The import control system in Spain is largely in line with requirements of the EU legislation. The staff of the inspection posts is employed by the Ministry of Finance and Public Administration and their work is coordinated by the Ministry of Agriculture, Food and Environment. The system ensures uniform and efficient control practice, which is implemented effectively at the inspection posts. There is sufficient cooperation with Customs and port/airport authorities. Inspection facilities established at the ports/airports contribute significantly to the appropriateness of the controls.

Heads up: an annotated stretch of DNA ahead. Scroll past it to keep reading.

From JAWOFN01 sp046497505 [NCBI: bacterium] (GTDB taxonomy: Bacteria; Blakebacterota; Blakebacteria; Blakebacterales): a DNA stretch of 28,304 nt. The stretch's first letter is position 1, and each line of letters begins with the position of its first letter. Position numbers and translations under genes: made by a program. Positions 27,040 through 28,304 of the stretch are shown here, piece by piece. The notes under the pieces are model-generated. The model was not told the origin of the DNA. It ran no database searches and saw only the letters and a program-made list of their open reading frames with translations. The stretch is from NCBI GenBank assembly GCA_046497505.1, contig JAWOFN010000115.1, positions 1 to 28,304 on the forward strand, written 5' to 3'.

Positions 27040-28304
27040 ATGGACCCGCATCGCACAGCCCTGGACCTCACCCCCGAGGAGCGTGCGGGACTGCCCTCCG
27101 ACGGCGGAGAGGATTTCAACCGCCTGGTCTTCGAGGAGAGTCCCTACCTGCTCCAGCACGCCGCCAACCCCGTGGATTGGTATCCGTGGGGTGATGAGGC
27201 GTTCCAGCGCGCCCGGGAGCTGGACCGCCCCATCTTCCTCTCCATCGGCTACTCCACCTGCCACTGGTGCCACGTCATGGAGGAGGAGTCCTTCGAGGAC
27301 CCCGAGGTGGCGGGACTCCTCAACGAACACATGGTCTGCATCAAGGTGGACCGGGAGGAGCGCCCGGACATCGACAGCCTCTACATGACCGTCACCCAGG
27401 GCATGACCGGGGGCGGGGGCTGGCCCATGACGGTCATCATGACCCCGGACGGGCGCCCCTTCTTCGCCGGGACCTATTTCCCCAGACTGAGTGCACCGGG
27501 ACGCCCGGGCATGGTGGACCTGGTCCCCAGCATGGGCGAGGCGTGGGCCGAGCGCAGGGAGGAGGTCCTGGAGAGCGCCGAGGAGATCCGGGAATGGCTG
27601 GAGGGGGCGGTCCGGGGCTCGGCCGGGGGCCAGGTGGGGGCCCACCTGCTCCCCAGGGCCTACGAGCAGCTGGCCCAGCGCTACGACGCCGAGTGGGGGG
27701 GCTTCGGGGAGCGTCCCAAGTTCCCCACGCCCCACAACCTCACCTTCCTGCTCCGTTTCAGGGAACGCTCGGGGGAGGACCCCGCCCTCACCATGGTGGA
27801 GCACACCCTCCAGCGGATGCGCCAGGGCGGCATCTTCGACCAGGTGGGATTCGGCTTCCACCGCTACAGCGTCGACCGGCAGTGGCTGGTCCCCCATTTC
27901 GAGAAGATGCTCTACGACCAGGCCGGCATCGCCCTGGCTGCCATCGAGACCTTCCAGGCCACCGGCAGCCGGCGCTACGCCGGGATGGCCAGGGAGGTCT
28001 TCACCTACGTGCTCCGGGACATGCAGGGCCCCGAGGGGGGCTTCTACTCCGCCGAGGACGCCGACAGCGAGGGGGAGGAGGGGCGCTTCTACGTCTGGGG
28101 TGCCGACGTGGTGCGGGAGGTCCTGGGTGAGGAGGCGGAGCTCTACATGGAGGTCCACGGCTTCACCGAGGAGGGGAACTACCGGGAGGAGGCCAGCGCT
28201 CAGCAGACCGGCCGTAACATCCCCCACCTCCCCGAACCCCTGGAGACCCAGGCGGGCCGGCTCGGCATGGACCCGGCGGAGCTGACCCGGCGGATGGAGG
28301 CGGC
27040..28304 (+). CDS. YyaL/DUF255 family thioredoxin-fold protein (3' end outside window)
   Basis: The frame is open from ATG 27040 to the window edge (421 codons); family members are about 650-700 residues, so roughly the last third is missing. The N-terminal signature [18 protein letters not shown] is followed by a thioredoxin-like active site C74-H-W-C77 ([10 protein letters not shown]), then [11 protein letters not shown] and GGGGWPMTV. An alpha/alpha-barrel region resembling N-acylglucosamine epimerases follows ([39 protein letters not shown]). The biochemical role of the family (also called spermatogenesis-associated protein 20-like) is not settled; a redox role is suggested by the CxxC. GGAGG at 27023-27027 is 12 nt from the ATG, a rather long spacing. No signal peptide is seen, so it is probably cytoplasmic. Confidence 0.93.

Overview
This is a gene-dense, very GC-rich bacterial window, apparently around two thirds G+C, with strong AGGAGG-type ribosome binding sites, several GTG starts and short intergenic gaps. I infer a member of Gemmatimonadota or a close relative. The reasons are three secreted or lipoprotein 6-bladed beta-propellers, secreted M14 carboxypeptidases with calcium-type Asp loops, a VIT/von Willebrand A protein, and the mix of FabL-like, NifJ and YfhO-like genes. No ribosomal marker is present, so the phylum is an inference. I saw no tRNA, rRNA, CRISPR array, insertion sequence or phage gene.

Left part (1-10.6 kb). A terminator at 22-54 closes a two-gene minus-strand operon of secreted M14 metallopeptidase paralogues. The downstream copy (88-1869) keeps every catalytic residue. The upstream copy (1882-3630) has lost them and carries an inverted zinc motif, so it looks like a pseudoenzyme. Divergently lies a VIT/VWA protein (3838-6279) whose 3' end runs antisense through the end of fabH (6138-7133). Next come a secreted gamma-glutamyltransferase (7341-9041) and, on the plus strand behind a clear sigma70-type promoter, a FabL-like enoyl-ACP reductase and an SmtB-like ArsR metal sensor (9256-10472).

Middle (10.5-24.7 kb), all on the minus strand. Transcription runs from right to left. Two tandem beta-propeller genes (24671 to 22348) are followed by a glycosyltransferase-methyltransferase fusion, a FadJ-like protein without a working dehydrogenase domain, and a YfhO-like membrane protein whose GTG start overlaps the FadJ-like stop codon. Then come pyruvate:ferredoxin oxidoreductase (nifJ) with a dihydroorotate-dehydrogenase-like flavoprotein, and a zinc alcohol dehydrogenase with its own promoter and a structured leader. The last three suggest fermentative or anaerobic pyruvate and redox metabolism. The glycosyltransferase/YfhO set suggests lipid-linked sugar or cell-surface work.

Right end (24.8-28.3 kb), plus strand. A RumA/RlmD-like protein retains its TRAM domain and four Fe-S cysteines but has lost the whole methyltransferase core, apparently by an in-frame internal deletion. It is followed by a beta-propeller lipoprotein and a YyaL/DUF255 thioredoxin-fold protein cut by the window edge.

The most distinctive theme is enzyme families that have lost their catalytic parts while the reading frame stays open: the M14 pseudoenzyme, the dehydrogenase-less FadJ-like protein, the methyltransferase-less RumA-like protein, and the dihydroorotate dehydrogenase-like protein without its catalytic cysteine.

However, certain shortcomings were identified:
There are no phytosanitary controls on regulated articles arriving from the Canary Islands,
Plant health checks do not address the phytosanitary risk entirely as the risk base sampling approach is not always applied for the detection of incidental laten infection/infestation;
Checks on wood packaging material are not adapted to the new plant health risks as ther are no visual inspections or laboratory sampling on consignments, bearing the ISPM-1 mark in order to detect the efficiency of the heat treatment;
The phytosanitary fees do not always reach the minimum level, required by EU legislation.
Serotype 1 viral circulation was detected in neighboring areas north of the Autonomous Community of Extremadura, so it was considered necessary to establish compulsory vaccination against serotype 1 in those areas of greatest risk.